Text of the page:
I have worked with Deepalaya over some years to help develop teamwork and leadership in the organisation. In my view Deepalaya is very unusual if not unique in its commitment to transparency, integrity and outstanding leadership. Deepalaya's leaders are committed to working 'on' the organisation and its development, not just working 'in' it - and in any walk of life this is an unusual and courageous stance. The results it achieves and the difference it makes to so many people's lives is testament to this commitment. I wish them every success and commend them as a role model to others in their field.
I had the opportunity to visit several of the Deepalaya programs as part of the US funded international exchange program of child welfare professionals from India and the US in 2005. I was the leader of the US delegation. We visited 6 child serving agencies in India. My wife joined me on the exchange. We are both professionals in the child serving profession. She and I were very impressed with the excellent work and commitment shown by all the professionals involved with all the agencies but were most impressed by the Deepalaya leadership and quality of the programs. We were amazed how effective and efficient they were with their resources and how open they were in helping other NGOs grow and develop. We went back to India in 2008 to join in Deepalaya's 30th anniversary celebration and again see the remarkable work being done by the agency.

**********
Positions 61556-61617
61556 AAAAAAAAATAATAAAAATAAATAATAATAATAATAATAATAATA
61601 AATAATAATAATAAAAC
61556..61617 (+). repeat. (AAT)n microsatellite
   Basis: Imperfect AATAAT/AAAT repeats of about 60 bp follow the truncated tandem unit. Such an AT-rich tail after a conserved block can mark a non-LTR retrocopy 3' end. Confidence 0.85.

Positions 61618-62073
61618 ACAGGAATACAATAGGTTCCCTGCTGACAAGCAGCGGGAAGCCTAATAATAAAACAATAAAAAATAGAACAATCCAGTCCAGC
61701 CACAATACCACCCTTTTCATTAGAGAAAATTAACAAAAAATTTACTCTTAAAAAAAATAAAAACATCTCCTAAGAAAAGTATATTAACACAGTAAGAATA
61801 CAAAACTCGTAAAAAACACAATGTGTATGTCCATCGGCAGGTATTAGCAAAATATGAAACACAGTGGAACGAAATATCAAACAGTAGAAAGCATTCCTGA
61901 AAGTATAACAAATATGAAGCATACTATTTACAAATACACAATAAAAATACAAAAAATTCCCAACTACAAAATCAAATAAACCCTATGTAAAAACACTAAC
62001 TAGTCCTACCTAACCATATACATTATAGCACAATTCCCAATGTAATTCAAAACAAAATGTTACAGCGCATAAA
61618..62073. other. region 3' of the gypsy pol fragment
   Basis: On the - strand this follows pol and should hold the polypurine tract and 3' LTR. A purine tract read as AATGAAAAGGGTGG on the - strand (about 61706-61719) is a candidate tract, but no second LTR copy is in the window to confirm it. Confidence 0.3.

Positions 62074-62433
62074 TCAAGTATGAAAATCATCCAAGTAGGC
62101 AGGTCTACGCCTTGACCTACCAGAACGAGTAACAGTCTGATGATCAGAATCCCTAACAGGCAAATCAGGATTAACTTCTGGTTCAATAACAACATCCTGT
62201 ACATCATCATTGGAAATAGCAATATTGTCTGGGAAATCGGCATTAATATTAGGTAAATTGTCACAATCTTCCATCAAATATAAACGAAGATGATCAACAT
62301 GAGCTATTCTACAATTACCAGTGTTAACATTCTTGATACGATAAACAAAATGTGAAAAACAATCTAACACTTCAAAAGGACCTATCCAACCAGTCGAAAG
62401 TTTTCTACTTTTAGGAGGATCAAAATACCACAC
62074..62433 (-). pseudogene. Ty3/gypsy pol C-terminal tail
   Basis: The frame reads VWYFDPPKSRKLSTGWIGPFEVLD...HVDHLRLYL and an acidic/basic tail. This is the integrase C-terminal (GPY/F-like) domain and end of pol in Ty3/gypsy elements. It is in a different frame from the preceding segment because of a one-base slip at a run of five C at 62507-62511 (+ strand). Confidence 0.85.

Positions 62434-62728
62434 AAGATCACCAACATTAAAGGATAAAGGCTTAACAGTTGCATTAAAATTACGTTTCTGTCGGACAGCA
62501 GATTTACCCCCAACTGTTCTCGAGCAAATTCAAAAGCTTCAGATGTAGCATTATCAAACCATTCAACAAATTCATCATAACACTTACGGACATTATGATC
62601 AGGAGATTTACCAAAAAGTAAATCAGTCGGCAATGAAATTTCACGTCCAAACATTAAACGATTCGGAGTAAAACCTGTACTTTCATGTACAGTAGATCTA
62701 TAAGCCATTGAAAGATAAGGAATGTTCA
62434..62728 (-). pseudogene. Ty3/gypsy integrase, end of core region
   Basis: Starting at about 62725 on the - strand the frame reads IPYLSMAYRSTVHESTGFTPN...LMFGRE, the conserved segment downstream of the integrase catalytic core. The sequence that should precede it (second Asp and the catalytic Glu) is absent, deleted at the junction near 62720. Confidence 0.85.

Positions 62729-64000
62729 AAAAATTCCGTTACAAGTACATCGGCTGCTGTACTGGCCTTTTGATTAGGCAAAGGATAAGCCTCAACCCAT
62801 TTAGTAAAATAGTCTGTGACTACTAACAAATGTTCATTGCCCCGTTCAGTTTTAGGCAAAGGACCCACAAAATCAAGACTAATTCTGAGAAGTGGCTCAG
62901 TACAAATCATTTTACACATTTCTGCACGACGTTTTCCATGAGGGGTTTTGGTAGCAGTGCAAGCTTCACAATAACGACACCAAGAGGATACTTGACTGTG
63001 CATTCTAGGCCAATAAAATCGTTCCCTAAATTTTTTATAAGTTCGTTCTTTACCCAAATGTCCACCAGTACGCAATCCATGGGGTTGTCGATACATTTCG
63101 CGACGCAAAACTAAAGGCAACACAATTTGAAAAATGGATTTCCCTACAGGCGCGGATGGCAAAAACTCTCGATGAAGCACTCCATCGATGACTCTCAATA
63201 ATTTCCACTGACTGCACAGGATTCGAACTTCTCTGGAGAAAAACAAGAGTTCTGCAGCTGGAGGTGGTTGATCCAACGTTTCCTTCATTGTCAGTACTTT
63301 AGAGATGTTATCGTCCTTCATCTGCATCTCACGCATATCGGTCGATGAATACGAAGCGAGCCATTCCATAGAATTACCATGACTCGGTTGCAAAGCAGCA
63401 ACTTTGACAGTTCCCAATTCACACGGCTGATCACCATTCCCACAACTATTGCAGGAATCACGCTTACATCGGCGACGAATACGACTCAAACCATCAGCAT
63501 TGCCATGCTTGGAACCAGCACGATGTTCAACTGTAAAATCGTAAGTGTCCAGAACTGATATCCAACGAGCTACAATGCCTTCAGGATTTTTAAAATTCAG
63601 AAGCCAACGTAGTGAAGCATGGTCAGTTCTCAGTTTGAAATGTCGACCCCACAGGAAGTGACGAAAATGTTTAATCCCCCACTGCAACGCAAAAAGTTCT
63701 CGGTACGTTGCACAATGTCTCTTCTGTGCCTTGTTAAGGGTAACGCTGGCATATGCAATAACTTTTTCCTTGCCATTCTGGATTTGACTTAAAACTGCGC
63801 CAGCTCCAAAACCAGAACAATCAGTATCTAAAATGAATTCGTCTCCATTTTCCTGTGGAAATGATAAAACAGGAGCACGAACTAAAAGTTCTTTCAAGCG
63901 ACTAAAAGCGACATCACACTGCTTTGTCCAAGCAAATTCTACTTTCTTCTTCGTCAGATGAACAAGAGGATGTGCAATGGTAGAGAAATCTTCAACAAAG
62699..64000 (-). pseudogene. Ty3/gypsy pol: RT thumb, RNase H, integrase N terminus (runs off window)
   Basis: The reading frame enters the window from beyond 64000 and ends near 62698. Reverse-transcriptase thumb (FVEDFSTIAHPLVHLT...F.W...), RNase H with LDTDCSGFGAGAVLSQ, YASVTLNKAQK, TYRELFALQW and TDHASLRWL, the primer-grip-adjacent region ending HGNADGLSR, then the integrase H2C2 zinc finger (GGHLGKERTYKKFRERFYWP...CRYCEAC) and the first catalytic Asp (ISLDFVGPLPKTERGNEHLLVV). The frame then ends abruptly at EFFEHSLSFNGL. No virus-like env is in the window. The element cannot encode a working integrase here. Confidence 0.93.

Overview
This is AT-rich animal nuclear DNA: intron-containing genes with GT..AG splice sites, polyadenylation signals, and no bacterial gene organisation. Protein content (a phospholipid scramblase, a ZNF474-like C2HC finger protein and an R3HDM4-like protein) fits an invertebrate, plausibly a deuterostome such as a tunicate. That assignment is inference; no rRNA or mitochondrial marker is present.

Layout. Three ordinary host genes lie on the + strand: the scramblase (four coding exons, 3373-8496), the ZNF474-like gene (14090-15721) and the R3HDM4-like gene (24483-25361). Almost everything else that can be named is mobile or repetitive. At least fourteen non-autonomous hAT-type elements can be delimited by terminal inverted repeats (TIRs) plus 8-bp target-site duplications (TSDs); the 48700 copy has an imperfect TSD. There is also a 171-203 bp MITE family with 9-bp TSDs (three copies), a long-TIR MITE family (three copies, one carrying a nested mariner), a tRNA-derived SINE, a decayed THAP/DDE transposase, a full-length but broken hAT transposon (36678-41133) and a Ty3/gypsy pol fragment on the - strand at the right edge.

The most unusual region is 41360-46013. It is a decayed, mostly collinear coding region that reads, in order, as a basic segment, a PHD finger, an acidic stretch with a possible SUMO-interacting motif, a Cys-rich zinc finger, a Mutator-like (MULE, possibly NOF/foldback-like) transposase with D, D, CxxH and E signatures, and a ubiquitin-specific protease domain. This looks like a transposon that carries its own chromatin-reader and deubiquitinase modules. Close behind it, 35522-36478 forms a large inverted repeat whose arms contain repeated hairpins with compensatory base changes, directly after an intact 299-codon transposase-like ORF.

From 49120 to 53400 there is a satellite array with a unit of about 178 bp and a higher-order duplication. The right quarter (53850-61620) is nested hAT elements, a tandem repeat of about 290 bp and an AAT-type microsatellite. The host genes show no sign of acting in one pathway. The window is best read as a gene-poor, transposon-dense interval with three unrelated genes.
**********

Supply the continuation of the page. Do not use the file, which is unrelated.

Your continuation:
i have been connected off and on wiht Deepalaya for quite a few years now. that they are doing excellent work is common knowledge but what is amazing to me is the quality of the work as well. whether its the infrastructure or the software within the organisation, everything strives to be top of class and acheives it. The other positive experience i have had with Deepalaya is the platform they provide for various other not-for-profit organisations. that's an amazing thrust to peers in the community which will ensure an across teh board development.